Multiple sclerosis and other inflammatory CNS disorders
Multiple sclerosis (MS) is a chronic inflammatory disease of the central nervous system (brain and spinal cord). It is caused by an autoimmune process against components of the nerve sheath, against myelin. The myelin sheaths ‘isolate’ the nerve fibres (axons) and ensure that nerve impulses are rapidly transmitted. So-called ‘plaques’ form in the central nervous system as a result of this immune process.
Magnetic resonance imaging is the most accurate method to detect the typical plaques in the brain and spinal cord. It is used to diagnose and monitor the progression of MS for exactly this reason. Certain findings in the cerebrospinal fluid also play a role in diagnosis (so-called oligoclonal bands in the cerebrospinal fluid).
In addition to multiple sclerosis, there are several other inflammatory diseases of the central nervous system, for which diagnostic magnetic resonance imaging is the best imaging technique. These include bacterial infections such as abscesses or borreliosis in addition to viral diseases such as herpes or cytomegalo virus encephalitis.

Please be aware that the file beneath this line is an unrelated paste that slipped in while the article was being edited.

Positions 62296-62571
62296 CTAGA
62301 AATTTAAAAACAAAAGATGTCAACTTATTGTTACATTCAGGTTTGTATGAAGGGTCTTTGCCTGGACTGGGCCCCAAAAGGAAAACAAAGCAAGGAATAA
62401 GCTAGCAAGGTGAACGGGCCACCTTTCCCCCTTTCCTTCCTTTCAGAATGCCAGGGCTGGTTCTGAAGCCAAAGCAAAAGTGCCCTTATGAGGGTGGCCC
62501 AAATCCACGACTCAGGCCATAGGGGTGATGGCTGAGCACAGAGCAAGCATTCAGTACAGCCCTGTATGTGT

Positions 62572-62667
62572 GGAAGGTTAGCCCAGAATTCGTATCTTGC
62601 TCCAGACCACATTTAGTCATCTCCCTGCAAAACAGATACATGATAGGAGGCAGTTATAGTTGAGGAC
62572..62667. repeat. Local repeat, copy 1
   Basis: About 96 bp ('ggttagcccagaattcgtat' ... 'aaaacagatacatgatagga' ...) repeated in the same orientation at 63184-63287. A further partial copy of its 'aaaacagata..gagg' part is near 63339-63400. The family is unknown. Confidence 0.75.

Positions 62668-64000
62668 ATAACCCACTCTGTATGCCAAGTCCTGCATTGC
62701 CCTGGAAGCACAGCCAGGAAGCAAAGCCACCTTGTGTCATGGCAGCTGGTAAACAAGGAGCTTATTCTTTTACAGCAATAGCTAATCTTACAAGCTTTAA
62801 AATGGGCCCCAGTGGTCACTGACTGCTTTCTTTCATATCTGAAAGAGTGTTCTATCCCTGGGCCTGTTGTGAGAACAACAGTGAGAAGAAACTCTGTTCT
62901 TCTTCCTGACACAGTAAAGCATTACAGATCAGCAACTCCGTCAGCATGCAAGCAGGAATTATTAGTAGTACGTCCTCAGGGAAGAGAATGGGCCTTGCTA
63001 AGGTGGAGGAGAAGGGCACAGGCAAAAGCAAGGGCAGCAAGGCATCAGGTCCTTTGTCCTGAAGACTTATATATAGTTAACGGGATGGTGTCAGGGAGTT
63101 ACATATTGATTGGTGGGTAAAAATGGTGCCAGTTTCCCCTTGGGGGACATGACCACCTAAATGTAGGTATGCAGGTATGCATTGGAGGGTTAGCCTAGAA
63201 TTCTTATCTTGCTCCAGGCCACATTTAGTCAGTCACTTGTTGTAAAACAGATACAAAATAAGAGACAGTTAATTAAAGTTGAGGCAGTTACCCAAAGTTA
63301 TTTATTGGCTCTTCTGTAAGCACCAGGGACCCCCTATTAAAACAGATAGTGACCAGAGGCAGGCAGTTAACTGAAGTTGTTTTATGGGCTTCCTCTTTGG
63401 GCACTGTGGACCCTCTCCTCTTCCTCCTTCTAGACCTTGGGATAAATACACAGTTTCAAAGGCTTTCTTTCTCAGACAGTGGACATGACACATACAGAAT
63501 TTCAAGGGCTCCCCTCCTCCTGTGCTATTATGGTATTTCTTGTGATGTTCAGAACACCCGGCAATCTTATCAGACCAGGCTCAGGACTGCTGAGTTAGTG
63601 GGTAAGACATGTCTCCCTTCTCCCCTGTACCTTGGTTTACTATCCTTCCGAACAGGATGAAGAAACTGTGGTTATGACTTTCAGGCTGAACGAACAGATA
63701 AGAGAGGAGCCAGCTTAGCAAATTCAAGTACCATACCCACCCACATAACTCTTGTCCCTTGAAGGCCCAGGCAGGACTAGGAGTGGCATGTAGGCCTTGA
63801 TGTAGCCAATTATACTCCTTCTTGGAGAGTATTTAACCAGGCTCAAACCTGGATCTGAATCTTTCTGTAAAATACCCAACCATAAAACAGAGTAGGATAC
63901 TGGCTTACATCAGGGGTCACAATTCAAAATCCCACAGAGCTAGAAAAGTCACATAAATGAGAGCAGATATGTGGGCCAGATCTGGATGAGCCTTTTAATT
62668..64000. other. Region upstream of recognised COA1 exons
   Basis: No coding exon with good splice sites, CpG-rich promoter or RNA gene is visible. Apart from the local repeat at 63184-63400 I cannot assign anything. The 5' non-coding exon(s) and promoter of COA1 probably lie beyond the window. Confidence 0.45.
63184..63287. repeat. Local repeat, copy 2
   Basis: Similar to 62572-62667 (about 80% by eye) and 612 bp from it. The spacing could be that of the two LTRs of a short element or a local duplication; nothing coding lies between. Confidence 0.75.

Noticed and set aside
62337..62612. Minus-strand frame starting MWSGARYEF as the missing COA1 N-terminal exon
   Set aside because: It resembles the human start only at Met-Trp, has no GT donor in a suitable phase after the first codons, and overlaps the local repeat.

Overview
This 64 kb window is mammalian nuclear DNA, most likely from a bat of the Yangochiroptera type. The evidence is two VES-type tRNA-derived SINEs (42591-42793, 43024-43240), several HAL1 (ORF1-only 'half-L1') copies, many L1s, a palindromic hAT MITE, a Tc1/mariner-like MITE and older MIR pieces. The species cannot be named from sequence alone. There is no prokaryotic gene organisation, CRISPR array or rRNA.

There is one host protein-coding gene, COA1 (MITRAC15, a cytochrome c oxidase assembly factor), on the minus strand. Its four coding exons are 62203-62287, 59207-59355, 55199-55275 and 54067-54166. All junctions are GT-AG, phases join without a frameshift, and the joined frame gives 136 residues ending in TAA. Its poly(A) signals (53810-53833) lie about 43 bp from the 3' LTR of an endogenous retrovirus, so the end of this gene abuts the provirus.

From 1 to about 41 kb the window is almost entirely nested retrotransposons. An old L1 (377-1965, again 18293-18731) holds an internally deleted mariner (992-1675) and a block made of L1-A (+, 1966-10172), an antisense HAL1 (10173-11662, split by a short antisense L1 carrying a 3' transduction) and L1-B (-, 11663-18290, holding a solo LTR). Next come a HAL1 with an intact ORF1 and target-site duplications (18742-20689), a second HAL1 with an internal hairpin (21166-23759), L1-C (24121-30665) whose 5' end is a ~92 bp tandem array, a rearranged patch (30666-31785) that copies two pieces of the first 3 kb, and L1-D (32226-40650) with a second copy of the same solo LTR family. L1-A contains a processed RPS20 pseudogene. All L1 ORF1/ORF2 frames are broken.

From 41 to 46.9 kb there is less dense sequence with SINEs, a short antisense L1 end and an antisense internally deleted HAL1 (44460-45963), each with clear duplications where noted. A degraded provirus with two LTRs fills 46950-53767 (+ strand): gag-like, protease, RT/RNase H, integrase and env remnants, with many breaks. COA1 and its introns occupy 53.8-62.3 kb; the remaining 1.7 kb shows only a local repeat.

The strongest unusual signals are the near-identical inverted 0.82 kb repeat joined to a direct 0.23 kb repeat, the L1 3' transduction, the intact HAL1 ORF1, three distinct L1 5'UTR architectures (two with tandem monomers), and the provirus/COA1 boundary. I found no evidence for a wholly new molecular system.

Magnetic resonance imaging is the method of choice for taking images of the brain and spinal cord due to the superior display capabilities compared to other imaging methods (such as computerised tomography).
The image shows inflammatory plaques on the edge of the brain ventricle (arrow).